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  • Phendimetrazine (Bontril): Techincal information: Half-life, blood concentration, metabolism

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    Monday, February 13, 2006 9:13 am Email this article
    This article contains techincal information for the diet drug phendimetrazine (Bontril) including the half-life of the drug, time to achieve peak levels in the blood, blood concentrations after a single dose, etc. Lipolysis: Phendimetrazine has a minor effect on releasing fat from fat cells

    Phendimetrazine has a minor effect on lipolysis (releasing fat from fat cells) based on an in vitro study, that is a study done in a test tube. (Holmes et al, 1975)

    The same study found that diethylpropion had a minor effect on lipolysis, whereas amphetamine, fenfluramine and cholorphentermine significantly stimulated lipolysis. (Holmes et al, 1975)

    Time to reach peak blood levels: 1-2 hours

    Phendimetrazine reaches peak blood levels 1-2 hours after oral administration. (Beckett and Raisi, 1996)

    Blood levels: 70 ng/ml after 35 mg dose

    Blood concentrations are 70 ng/ml after an oral dose of 35 mg. (Rudolph et al, 1983)

    Half-life: 2 hours for immediate release, 9 hours for sustained-release

    Phendimetrazine has an elimination half-life of about 2 hours for the immediate-release form (Beckett and Raisi, 1996; Rudolph et al, 1983) and 9 hours for the sustained-release form. (Muller et al, 1975)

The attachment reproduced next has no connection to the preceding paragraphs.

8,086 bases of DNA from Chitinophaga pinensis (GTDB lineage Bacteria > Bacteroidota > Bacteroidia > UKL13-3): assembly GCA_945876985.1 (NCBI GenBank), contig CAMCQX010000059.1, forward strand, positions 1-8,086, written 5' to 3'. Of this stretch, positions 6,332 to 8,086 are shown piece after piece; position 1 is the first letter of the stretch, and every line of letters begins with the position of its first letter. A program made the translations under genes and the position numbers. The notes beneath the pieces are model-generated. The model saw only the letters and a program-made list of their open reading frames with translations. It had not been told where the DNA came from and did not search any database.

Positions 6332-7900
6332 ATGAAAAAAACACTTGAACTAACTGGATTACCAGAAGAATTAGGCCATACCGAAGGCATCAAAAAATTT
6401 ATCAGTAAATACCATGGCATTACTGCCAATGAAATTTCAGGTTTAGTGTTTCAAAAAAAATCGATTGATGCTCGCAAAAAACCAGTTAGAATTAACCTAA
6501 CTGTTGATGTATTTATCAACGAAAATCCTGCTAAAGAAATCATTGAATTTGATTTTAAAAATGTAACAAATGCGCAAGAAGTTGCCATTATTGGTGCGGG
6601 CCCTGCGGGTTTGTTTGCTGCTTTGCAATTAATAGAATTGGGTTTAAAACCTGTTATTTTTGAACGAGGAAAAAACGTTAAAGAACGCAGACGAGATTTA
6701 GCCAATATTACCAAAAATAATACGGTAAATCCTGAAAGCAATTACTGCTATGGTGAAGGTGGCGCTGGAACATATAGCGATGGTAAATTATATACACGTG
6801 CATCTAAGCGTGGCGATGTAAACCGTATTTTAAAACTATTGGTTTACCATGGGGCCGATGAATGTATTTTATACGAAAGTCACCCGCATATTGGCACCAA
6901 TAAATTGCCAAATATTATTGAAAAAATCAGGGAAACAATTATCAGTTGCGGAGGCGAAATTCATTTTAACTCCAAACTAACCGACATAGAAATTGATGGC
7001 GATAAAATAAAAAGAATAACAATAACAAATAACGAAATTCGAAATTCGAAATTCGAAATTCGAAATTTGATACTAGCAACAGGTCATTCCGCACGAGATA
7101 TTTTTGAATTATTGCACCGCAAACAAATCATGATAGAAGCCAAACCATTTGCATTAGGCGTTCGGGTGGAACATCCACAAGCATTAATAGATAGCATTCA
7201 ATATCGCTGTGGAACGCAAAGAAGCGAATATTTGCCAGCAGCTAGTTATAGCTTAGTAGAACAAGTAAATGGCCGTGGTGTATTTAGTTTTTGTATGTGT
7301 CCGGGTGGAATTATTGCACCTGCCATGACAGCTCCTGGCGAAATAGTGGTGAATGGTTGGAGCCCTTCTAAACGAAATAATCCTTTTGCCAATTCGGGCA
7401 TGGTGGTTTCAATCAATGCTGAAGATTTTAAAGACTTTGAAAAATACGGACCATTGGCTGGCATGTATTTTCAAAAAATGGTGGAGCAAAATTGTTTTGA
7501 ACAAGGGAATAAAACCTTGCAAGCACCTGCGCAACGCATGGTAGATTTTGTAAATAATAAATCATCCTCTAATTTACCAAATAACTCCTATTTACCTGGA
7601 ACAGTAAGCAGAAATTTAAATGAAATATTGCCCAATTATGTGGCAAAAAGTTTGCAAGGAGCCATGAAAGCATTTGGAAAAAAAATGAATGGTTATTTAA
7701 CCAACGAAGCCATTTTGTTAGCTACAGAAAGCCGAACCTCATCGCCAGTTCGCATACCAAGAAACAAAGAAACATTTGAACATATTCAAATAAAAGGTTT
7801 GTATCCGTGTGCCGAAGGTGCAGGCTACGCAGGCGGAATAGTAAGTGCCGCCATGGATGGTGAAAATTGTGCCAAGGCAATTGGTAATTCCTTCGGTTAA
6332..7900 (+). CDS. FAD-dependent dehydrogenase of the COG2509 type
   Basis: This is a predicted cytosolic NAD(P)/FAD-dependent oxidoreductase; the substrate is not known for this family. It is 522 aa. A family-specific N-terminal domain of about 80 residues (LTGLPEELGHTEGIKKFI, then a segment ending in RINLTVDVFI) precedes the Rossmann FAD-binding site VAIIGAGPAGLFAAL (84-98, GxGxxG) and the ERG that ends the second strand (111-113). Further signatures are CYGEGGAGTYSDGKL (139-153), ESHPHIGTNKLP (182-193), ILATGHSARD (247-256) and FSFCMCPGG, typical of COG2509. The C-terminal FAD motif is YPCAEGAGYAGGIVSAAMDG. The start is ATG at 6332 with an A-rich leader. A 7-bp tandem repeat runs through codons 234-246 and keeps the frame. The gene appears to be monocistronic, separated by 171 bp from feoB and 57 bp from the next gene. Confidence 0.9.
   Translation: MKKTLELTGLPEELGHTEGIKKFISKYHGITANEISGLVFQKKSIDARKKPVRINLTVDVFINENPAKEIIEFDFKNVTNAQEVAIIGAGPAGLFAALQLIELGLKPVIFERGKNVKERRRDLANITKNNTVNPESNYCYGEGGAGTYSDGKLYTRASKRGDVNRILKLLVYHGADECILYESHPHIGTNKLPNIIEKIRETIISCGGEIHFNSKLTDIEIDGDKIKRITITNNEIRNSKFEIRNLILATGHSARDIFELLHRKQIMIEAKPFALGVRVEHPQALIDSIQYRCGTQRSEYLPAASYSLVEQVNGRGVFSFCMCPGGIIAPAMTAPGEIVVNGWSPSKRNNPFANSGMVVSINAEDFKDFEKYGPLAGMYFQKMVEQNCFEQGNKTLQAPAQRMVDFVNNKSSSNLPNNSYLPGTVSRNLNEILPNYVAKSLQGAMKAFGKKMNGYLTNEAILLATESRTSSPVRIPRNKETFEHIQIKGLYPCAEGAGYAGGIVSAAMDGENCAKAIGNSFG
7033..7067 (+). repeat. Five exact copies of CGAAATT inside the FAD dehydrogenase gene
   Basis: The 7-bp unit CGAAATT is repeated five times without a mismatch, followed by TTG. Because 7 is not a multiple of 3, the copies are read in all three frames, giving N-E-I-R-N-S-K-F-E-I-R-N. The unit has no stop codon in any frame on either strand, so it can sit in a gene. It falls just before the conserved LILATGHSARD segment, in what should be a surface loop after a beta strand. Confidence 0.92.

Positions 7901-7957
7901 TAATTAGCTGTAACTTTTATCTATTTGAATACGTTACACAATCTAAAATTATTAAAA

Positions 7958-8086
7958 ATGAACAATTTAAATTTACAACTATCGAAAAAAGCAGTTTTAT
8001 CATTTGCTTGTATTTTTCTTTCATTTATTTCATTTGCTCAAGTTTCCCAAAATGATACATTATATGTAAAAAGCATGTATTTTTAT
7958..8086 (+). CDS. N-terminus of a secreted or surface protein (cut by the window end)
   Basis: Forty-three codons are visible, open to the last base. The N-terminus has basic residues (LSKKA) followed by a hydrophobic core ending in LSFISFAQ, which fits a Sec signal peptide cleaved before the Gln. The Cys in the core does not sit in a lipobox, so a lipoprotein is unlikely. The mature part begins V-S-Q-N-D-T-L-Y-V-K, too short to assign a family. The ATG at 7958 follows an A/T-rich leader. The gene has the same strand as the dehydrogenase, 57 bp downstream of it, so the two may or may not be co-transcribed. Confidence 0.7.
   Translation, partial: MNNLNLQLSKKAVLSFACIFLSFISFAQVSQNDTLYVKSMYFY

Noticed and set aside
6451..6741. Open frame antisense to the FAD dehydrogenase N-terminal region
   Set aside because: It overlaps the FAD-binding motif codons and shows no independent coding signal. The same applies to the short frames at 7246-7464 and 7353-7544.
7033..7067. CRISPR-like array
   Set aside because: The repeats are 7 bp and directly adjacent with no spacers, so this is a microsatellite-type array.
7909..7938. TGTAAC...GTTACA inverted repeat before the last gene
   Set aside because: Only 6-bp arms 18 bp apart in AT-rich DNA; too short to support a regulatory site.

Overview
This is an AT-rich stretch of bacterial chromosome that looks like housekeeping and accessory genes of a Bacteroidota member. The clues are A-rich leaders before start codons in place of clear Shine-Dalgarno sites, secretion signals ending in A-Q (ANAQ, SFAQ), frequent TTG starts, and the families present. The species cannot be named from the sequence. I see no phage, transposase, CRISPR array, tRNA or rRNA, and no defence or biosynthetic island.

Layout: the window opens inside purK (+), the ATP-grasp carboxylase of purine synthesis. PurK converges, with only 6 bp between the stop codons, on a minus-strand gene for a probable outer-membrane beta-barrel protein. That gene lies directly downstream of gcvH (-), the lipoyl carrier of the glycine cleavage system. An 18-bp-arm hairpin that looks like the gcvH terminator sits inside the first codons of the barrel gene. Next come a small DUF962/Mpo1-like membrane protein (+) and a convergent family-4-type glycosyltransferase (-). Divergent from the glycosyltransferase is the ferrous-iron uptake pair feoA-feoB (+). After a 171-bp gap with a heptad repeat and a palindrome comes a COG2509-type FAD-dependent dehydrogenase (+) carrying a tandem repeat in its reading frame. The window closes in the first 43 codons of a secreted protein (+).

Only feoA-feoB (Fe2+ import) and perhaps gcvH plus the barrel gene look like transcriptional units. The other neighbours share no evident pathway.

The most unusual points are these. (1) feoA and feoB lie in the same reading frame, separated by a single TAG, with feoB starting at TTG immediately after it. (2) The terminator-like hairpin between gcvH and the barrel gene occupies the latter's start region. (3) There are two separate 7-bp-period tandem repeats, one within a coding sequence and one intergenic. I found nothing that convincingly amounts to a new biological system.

Absorption: Completely absorbed

    An oral dose of phendimetrazine is absorbed completely in the gastrointestinal tract. (Beckett and Raisi, 1996)


    The drug was recovered in the urine as 30 percent unchanged, 30 percent as phenmetrazine, and 20 percent as the N-oxide. (Beckett and Raisi, 1996)

    Metabolites include ephedrine

    Apparently a small amount of phendimetrazine is metabolized into norephedrine, cathine, ephedrine and pseudoephedrine. (Cui et al, 1990)

    Sustained-release vs immediate-release

    The amount of drug and metabolites recovered in the urine was similar after a single dose of sustained-release phendimetrazine compared to three doses of immediate-release given four hours apart. (Beckett and Raisi, 1996)


    Markowitz GS; Tartini A; D’Agati VD. Acute interstitial nephritis following treatment with anorectic agents phentermine and phendimetrazine. Clinical Nephrology, 1998 Oct, 50(4):252-4.

    Rostagno C; Caciolli S; Felici M; Gori F; Neri Serneri GG. Dilated cardiomyopathy associated with chronic consumption of phendimetrazine. American Heart Journal, 1996 Feb, 131(2):407-9.

    Young RE. Comparative study of phenmetrazine and phendimetrazine in the management of obesity. Curr Ther Res 1961 Aug;3(8):350-4.

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